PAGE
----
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36 Colum. Hum. Rts. L. Rev. 663 (2004-2005)
The Doorkeeper and the Grand Inquisitor: The Central Role of Verification Procedures in Means-Tested Welfare Programs

handle is hein.journals/colhr36 and id is 671 raw text is: THE DOORKEEPER AND THE GRAND
Amy Mulzer**
All means-tested social welfare programs in the United
States are made up of three primary elements: eligibility restrictions,
benefit levels, and application procedures. Both eligibility restrictions
and benefit levels have been persistent subjects of debate in this
country. During the Reagan administration, disagreements over the
importance of the nation's welfare program took the form of debates
over benefit and eligibility levels. Rather than saying that he wanted
to eliminate welfare, the President argued that his cuts were
legitimate attempts to better target scarce resources at those who
were truly needy.' Likewise, rather than arguing that aiding the
*    This title was suggested by a description of verification given by William
Simon. Simon compares the social work model of verification with Dostoevsky's
Grand Inquisitor and the legal-bureaucratic one with Kafka's Doorkeeper, who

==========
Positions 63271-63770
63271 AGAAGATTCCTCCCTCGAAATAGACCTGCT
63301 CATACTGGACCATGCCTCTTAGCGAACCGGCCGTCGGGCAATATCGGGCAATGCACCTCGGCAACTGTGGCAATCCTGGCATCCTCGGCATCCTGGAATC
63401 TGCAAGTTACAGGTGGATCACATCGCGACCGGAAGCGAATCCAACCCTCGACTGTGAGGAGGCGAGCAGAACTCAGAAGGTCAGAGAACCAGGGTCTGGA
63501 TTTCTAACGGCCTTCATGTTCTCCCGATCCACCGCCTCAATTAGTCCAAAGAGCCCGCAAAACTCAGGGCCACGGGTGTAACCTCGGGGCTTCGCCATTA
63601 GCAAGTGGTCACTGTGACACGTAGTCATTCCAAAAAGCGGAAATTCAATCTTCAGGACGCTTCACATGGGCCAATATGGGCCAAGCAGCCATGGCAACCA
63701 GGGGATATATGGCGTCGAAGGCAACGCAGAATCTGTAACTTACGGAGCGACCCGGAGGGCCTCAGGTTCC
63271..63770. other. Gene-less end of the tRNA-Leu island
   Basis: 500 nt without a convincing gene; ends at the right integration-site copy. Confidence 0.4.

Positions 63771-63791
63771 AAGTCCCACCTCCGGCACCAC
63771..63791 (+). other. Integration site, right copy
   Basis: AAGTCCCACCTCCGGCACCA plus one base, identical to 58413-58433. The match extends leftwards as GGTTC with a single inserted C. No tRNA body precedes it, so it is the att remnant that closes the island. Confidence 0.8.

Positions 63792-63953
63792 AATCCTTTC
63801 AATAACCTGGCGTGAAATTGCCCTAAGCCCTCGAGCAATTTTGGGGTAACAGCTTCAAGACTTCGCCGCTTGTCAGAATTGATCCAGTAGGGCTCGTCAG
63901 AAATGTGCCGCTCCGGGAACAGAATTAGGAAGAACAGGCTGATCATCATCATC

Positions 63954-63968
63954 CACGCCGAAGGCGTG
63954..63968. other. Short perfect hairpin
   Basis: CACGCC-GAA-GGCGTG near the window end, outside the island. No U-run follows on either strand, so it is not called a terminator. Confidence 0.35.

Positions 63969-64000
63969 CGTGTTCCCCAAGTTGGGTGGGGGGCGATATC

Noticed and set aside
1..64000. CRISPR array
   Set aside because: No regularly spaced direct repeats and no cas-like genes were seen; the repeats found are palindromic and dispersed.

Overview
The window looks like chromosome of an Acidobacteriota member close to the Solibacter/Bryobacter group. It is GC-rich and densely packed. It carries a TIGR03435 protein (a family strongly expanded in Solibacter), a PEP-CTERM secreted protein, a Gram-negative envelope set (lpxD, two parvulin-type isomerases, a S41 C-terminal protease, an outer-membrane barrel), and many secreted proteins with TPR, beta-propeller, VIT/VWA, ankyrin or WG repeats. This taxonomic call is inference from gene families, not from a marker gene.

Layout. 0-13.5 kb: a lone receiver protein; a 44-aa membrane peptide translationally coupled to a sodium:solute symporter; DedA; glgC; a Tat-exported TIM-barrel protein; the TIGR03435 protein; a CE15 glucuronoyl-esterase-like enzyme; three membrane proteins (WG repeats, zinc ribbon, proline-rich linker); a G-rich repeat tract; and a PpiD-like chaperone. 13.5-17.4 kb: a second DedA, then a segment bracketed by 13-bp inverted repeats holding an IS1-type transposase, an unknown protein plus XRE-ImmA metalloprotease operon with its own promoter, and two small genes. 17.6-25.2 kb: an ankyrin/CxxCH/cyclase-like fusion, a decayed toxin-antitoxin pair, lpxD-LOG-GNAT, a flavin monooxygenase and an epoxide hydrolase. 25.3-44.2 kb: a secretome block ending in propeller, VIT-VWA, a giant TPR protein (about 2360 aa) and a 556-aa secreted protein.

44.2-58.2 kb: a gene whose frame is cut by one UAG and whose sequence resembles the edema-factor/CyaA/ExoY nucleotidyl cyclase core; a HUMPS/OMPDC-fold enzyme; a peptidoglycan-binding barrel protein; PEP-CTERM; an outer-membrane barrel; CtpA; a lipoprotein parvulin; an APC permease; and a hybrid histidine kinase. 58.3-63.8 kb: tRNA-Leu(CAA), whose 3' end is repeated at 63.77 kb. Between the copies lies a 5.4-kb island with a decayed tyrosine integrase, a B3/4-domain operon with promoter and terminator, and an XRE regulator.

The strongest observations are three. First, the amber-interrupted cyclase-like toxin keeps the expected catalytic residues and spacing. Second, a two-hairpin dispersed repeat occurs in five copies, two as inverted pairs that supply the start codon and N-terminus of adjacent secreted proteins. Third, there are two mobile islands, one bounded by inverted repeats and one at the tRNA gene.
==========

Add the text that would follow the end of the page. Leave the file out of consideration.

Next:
stands, passive and inscrutable, before the door to the Law, and announces only
when it is too late, 'this door was intended for you.' William H. Simon, Legality,
Bureaucracy, and Class in the Welfare System, 92 Yale L.J. 1198, 1198-99 (1983)
(quoting Franz Kafka, The Trial 269 (Vintage ed. 1969)).
**   B.A., Bard College (2001); J.D., Columbia University School of Law
(2005); Articles Editor, Columbia Human Rights Law Review (2004-05). I would
like to thank David Super for his valuable criticism on several drafts and for his
support and encouragement. I would also like to thank Jason Parkin and Kristin
Heavey for their editorial assistance.
1.   See, e.g., Richard E. Meyer & Barry Bearak, Numbers Worsen: Poverty:
Toll Grows Amid Aid Cutbacks, L.A. Times, July 28, 1985, at Al (quoting David
A. Stockman, director of the Office of Management and Budget and the chief

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